This story from Bloomberg News speaks for itself:
Duke Energy Corp., the owner of utilities in the U.S. Southeast and Midwest, won't renew its membership in the National Association of Manufacturers partly because of differences over climate policy.
"We are not renewing our membership in the NAM because in tough times, we want to invest in associations that are pulling in the same direction we are," Duke Chief Executive Officer Jim Rogers said last month in an interview. The association, the U.S. Chamber of Commerce and Republicans "ought to roll up their sleeves and get to work on a climate bill, but quite frankly, I don't see them changing."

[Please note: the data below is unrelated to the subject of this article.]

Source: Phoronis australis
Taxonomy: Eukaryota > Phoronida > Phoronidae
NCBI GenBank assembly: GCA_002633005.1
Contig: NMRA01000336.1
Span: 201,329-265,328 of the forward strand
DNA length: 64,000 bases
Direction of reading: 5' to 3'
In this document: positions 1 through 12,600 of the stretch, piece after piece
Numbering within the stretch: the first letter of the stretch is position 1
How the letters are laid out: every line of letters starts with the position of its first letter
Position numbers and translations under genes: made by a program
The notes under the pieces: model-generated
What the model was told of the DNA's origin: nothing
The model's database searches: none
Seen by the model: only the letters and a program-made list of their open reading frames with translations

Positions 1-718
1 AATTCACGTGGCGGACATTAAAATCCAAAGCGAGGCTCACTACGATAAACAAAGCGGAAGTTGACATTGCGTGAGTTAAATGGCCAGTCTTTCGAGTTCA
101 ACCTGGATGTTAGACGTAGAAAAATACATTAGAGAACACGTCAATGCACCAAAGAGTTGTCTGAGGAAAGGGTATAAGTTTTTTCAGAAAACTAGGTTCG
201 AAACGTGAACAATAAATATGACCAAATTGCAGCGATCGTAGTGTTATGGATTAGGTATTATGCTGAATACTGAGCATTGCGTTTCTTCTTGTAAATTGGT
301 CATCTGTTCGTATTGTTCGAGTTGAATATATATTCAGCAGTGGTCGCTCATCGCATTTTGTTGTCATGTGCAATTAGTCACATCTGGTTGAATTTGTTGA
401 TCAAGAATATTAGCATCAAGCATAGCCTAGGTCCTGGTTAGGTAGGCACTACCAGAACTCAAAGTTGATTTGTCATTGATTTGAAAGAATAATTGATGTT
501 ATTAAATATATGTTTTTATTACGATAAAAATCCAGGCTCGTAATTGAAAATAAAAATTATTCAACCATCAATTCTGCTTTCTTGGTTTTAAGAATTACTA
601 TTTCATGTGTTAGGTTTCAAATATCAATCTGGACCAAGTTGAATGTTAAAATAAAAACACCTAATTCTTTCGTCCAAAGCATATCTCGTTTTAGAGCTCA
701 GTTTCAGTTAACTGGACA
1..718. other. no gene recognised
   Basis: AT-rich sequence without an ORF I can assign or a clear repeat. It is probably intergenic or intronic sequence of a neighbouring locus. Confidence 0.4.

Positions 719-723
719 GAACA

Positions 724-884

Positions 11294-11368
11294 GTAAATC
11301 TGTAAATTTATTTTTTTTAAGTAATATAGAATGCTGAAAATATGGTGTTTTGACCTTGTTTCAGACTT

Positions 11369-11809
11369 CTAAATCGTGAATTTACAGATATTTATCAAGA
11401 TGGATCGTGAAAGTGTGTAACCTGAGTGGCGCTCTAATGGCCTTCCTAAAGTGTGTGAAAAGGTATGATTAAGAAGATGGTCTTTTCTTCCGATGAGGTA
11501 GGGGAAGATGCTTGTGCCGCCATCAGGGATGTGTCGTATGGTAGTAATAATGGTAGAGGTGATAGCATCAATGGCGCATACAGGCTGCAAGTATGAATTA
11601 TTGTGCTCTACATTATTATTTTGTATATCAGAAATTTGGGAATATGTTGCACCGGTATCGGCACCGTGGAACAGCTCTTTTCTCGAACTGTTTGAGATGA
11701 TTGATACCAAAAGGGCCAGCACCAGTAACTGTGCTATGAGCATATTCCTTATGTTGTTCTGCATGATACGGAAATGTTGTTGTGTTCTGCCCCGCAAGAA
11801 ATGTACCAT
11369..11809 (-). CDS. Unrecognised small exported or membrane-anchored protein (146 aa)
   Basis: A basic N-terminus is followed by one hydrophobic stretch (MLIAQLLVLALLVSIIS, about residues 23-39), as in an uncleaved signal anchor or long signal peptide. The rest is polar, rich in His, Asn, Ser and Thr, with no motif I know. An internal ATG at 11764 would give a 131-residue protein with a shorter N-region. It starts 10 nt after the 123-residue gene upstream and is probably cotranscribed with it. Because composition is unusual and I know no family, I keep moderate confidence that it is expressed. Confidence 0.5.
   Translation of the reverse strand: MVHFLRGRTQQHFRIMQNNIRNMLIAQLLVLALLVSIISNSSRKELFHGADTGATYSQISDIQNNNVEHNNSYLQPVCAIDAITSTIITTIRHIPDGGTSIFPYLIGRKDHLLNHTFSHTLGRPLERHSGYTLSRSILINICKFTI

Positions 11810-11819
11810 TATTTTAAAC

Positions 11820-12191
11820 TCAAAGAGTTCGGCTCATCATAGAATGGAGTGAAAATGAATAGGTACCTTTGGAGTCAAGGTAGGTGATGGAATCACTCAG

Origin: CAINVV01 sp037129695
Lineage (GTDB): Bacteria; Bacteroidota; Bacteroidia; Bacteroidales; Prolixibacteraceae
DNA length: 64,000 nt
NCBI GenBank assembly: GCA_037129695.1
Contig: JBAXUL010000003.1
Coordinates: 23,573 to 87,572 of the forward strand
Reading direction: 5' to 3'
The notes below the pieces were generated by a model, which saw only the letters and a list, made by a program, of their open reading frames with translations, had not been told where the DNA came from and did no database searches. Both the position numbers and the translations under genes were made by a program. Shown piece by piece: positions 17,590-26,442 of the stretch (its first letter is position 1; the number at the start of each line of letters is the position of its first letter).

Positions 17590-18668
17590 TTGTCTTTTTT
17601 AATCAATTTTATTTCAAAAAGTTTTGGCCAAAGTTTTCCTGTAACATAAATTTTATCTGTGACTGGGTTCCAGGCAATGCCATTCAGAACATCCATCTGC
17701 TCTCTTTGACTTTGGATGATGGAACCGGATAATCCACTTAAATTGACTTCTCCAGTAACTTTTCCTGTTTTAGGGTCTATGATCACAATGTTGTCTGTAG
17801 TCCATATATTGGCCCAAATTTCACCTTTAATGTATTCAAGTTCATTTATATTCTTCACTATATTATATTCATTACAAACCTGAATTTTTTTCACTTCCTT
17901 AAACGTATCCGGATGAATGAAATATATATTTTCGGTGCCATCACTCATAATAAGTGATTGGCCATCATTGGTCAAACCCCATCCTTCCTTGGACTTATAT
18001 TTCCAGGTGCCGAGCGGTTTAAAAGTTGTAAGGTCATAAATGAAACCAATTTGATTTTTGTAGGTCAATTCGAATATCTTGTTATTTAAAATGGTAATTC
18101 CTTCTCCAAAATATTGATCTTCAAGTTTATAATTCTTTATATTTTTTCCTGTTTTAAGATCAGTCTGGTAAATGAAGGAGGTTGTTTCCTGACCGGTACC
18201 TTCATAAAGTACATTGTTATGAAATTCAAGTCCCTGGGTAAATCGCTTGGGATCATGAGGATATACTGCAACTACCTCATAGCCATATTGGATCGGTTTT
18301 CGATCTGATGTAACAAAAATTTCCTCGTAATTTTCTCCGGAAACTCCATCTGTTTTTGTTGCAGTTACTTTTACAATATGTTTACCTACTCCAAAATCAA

Charlotte, North Carolina-based Duke is a founding member of the United States Climate Action Partnership, a coalition of business and environmental groups that seeks to influence legislation on greenhouse gases linked to global warming. The National Association of Manufacturers has opposed mandatory controls, arguing they will harm the economy.
Duke's been courting Democrats -- and the administration -- on everything from climate change to health care, so this move doesn't come as a surprise. But it is an example of how many corporations are adapting to the reality of government in 2009 instead of fighting it.
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